It’s wonderful too, isn’t it, when, after having lost touch with good friends over the years, we meet up with them again only to find they are just as warm and welcoming as they always were? It’s like we pick up the conversation where we left off all those years ago, as if we had seen them only yesterday.

Recently I was reminded of how wonderful true friendship is through three events that happened in quick succession. The first was the wedding of a girl I have known for about twenty years. Some time back, she went through a very difficult patch in her life which she would not have survived without the love and care of genuine friends around her, who went the second and third mile for her sake. While I had lost touch with her a little, these friends had not and were still standing with her and around her at her marriage ceremony, helping out with the various tasks involved with such an occasion.

The second event was a church service back at the church I attended for thirteen years and then served as one of the pastors for a further five years. Here I experienced, as always, a warm and loving welcome from the people there, and a sense that nothing had changed between us, despite nine years having passed since I was part of that fellowship.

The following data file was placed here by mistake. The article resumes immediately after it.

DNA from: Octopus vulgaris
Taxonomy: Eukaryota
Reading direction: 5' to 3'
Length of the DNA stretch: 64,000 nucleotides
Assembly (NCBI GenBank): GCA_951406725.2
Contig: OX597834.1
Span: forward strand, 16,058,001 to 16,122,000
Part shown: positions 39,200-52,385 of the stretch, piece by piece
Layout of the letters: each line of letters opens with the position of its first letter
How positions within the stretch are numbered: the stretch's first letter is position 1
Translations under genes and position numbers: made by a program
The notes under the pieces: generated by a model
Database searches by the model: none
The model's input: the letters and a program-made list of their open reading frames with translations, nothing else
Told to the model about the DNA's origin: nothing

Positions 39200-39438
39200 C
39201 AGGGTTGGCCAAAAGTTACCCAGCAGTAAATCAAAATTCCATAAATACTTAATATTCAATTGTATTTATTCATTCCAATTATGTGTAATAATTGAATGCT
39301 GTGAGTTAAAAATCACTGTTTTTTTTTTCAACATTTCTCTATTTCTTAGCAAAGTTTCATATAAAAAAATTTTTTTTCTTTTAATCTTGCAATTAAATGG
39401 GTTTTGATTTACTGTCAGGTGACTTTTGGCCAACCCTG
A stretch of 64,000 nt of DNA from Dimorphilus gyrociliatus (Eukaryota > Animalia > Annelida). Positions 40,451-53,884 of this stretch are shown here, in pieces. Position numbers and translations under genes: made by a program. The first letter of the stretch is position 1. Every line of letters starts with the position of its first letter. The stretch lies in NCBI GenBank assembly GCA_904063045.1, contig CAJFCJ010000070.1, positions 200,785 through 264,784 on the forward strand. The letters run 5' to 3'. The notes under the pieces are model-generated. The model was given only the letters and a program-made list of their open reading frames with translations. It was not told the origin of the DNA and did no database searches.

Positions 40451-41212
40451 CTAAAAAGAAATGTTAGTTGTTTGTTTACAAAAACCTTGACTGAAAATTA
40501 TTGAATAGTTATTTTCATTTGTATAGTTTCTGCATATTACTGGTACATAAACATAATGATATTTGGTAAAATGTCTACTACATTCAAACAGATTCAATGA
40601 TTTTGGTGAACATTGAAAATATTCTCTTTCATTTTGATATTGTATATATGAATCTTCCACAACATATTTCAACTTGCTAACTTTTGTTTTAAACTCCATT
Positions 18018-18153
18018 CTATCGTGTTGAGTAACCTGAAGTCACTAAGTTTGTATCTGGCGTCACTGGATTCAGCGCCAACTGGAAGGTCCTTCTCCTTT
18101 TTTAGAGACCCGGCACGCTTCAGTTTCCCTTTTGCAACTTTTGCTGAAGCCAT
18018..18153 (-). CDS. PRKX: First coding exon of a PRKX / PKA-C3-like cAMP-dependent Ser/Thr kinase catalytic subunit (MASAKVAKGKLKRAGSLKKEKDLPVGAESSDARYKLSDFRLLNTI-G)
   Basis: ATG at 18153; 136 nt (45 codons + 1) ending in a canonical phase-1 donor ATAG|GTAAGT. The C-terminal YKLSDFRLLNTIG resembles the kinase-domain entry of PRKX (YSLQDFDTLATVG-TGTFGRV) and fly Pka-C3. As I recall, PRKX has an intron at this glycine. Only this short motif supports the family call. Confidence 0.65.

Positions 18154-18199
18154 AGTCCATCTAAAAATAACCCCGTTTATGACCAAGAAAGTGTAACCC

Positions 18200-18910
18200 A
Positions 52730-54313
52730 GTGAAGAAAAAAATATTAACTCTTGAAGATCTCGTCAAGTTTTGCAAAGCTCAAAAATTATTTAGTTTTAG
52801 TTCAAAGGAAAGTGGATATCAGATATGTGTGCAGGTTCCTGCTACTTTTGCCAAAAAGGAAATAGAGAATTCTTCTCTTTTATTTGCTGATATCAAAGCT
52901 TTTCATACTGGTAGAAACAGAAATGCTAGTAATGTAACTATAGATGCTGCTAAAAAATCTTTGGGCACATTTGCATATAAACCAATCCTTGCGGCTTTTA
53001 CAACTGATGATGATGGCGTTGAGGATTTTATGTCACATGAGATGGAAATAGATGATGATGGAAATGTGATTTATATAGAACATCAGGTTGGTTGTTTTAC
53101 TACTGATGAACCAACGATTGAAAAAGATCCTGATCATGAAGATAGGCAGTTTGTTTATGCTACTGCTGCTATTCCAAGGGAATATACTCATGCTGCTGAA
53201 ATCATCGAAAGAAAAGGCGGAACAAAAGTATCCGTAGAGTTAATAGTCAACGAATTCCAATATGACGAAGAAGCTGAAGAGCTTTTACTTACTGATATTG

And the third was a simple time of catching up with an old friend over coffee. This friend is about to head overseas and will be spending some time with a mutual friend of ours, so offered to take some gifts to her on my behalf. We are all at different churches now and all separated geographically, but our friendship is still as warm and as caring as it ever was.